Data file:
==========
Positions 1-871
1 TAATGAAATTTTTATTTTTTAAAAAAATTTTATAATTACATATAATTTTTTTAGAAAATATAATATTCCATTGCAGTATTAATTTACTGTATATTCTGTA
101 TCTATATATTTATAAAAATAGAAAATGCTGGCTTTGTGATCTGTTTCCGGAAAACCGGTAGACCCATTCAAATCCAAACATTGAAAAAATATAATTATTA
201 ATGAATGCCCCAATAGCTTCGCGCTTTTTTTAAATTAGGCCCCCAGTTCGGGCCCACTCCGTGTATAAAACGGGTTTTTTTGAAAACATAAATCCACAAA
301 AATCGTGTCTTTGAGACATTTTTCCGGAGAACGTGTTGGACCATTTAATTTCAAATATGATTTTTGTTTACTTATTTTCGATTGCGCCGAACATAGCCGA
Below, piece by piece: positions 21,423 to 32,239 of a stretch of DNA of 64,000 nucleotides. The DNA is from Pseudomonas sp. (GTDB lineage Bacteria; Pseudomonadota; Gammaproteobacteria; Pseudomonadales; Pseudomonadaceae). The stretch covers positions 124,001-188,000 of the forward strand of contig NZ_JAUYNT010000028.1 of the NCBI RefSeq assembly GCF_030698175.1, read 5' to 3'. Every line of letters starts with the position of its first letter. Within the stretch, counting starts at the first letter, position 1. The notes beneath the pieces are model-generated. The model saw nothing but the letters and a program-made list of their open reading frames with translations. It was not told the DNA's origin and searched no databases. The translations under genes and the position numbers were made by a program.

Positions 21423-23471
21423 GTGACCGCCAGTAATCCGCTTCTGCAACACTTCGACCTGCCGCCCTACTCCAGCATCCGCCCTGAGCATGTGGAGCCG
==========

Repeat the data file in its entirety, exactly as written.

Positions 1-871
1 TAATGAAATTTTTATTTTTTAAAAAAATTTTATAATTACATATAATTTTTTTAGAAAATATAATATTCCATTGCAGTATTAATTTACTGTATATTCTGTA
101 TCTATATATTTATAAAAATAGAAAATGCTGGCTTTGTGATCTGTTTCCGGAAAACCGGTAGACCCATTCAAATCCAAACATTGAAAAAATATAATTATTA
201 ATGAATGCCCCAATAGCTTCGCGCTTTTTTTAAATTAGGCCCCCAGTTCGGGCCCACTCCGTGTATAAAACGGGTTTTTTTGAAAACATAAATCCACAAA
301 AATCGTGTCTTTGAGACATTTTTCCGGAGAACGTGTTGGACCATTTAATTTCAAATATGATTTTTGTTTACTTATTTTCGATTGCGCCGAACATAGCCGA
Below, piece by piece: positions 21,423 to 32,239 of a stretch of DNA of 64,000 nucleotides. The DNA is from Pseudomonas sp. (GTDB lineage Bacteria; Pseudomonadota; Gammaproteobacteria; Pseudomonadales; Pseudomonadaceae). The stretch covers positions 124,001-188,000 of the forward strand of contig NZ_JAUYNT010000028.1 of the NCBI RefSeq assembly GCF_030698175.1, read 5' to 3'. Every line of letters starts with the position of its first letter. Within the stretch, counting starts at the first letter, position 1. The notes beneath the pieces are model-generated. The model saw nothing but the letters and a program-made list of their open reading frames with translations. It was not told the DNA's origin and searched no databases. The translations under genes and the position numbers were made by a program.

Positions 21423-23471
21423 GTGACCGCCAGTAATCCGCTTCTGCAACACTTCGACCTGCCGCCCTACTCCAGCATCCGCCCTGAGCATGTGGAGCCG